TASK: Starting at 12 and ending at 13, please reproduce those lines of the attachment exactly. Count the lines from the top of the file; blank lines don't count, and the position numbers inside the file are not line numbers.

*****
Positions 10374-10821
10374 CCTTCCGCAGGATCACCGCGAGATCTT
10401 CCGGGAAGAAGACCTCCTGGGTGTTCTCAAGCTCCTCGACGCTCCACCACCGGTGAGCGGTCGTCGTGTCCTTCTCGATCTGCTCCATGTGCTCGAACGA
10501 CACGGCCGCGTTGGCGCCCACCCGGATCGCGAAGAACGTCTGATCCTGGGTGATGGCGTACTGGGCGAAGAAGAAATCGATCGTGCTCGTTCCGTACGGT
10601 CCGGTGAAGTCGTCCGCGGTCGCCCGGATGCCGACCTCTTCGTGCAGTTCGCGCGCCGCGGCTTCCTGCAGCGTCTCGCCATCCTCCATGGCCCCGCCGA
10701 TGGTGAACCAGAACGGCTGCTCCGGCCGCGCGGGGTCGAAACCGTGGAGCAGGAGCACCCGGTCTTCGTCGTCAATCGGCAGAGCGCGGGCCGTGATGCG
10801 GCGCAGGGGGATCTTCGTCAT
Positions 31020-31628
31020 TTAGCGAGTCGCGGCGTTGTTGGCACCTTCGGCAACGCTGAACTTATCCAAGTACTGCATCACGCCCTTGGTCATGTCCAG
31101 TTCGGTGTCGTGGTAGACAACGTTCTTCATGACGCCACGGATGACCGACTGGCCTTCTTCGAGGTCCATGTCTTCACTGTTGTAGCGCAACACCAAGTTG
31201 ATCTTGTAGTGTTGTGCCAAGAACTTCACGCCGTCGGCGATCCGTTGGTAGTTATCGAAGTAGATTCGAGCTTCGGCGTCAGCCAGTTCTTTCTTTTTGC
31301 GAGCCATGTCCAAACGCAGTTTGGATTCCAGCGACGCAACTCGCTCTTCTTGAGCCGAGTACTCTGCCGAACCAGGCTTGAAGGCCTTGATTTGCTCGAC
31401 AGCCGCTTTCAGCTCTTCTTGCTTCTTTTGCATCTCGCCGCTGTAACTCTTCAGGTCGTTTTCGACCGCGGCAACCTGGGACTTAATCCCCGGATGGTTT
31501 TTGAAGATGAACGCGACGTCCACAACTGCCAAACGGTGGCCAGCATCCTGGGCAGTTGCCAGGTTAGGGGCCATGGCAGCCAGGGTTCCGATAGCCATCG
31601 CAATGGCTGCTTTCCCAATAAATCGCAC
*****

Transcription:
31301 GAGCCATGTCCAAACGCAGTTTGGATTCCAGCGACGCAACTCGCTCTTCTTGAGCCGAGTACTCTGCCGAACCAGGCTTGAAGGCCTTGATTTGCTCGAC
31401 AGCCGCTTTCAGCTCTTCTTGCTTCTTTTGCATCTCGCCGCTGTAACTCTTCAGGTCGTTTTCGACCGCGGCAACCTGGGACTTAATCCCCGGATGGTTT